The Shock

When I close my eyes and imagine what a hospice nurse is like, I don’t think I ever imagined someone like me.

My father was on hospice many years ago and his hospice nurse was a former nun. Plump and proper, she talked with my dad for hours about God and Heaven. She never wore scrubs, but, rather was always in stiff navy blue polyester pants, that looked itchy, and a white button down shirt with a rounded collar. Her navy cardigan was a few shades lighter than her pants, probably faded from washing, and the buttons were softly rounded from years of dancing through the button holes. Silvery hair pulled up tightly in a bun without a hair out of place. Her face was bare, not a hint of make up, but, she had a certain glow that emanated from her eyes like soft candlelight.

In my memory, she was always perfect. Always had a pen, forever had the correct answer and seemingly always knew just the right thing to say. I remember thinking that she had such steely nerves because it was like she never broke her stride. As if on some cosmic cue, she made her entrance and exit. She had it all together.

And then, there is me. I am 40 (I do still dislike saying that), I have tattoos, albeit hidden and usually swear like a sailor when I am not with patients. Often times, I may drive up to a patient’s house with my music too loud – and it could be anything from rap to country to metal to classical. I am often one extreme or another… I will either have all my make up on or look like I am in need of a doctor. My hair will be down when I enter, but, when it’s time to get busy, I pull it up and I promise, there are plenty of hairs out of place. I like to call it hospice nurse chic. It’s a thing.

I run on cold brew coffee. My water sits next to it in an effort to make me feel like I am drinking it but I don’t. I speed. I rearrange my schedule at the drop of a hat. My lunch break will sometimes involve Target.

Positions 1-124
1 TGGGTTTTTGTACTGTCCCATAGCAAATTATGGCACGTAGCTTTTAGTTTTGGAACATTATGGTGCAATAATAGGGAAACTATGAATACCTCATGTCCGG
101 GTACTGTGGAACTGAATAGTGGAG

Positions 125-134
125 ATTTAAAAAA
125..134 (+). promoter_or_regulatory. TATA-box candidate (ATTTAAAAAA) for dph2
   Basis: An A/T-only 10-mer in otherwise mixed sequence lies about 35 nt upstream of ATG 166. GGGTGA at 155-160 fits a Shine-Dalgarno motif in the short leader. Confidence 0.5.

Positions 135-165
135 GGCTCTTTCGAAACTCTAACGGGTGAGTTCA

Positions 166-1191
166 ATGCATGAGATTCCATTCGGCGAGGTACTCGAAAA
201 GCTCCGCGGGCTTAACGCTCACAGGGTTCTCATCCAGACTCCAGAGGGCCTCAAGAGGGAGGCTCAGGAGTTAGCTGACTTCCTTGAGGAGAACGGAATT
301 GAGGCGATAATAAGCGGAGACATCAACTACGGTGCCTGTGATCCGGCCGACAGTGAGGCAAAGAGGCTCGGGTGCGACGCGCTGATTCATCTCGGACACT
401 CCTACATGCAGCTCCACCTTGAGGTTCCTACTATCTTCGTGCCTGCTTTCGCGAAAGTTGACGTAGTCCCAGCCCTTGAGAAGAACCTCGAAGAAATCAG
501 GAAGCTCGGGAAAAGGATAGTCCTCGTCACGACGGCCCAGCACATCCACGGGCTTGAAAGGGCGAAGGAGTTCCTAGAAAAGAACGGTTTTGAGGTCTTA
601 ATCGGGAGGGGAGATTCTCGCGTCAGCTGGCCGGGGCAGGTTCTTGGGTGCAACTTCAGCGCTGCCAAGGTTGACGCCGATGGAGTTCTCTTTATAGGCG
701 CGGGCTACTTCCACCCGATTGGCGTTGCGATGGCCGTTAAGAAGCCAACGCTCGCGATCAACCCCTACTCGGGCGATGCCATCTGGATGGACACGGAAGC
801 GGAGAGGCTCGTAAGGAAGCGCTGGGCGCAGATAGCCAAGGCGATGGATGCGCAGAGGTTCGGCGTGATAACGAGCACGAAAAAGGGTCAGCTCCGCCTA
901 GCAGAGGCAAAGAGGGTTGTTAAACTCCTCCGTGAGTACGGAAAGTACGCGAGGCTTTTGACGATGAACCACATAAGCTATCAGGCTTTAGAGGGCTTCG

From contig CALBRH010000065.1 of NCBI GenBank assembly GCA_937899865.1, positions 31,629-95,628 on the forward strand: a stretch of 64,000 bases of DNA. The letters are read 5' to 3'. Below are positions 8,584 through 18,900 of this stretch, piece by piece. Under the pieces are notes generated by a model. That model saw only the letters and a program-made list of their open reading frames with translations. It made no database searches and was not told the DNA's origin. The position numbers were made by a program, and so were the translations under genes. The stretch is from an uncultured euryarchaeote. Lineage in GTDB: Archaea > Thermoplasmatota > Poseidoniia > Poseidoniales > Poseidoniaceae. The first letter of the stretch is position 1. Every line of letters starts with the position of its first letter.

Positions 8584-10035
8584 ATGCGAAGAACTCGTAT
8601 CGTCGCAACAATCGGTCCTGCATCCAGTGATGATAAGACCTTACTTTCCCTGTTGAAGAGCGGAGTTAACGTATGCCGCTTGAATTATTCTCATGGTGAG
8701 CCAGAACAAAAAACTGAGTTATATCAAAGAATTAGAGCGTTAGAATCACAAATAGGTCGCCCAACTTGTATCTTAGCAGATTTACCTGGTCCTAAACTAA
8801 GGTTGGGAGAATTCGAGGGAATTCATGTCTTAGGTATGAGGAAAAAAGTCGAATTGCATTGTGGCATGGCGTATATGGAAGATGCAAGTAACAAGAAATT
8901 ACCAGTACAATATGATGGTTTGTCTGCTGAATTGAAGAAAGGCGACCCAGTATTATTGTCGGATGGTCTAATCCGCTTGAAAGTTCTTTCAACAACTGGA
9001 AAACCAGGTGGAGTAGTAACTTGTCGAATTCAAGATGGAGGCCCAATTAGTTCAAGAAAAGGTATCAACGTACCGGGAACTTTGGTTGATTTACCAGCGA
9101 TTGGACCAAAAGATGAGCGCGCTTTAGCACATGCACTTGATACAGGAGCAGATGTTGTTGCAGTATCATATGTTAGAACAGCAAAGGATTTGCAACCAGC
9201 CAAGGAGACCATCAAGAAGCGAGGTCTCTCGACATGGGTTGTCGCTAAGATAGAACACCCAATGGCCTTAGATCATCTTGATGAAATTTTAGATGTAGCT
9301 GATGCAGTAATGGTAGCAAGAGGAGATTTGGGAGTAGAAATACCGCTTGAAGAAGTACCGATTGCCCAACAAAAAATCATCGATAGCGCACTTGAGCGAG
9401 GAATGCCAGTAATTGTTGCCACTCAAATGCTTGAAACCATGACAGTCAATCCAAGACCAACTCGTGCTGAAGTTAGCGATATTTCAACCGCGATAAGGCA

My thoughts often run wild with questions about what patients and families must think. Who is this girl who just put sanitizer on and now is trying to unsuccessfully stuff her hands in her gloves? Is getting the large Tegaderm stuck to your glove something taught in nursing school? When I mispronounce the name of a medication and they correct me me I just want to shimmy out the door backwards.

But, just like each tree in the forest is unique and strong in its own way, I can only hope that families see nurses in the same light. Have learned through the years that there is no one perfect textbook nurse. We are all human. We all approach nursing in our own way. You cannot categorize empathy, compassion and understanding. Skill and knowledge far supersede any corny jokes one might make.

I guess what I am trying to say fellow nurses is, you are unique and perfect in your own ways. You have attributes no one else has. Patients are beyond lucky to have those. No one is perfect. Let no one shame you into believing so. After all, even my dad’s hospice nurse, perfection herself, spilled and entire bottle of narcotics and whispered a soft “Shit!” under her breath. Shatter the images and throw the unachievable to the wind.

If you want to see a great hospice nurse, look in the mirror.

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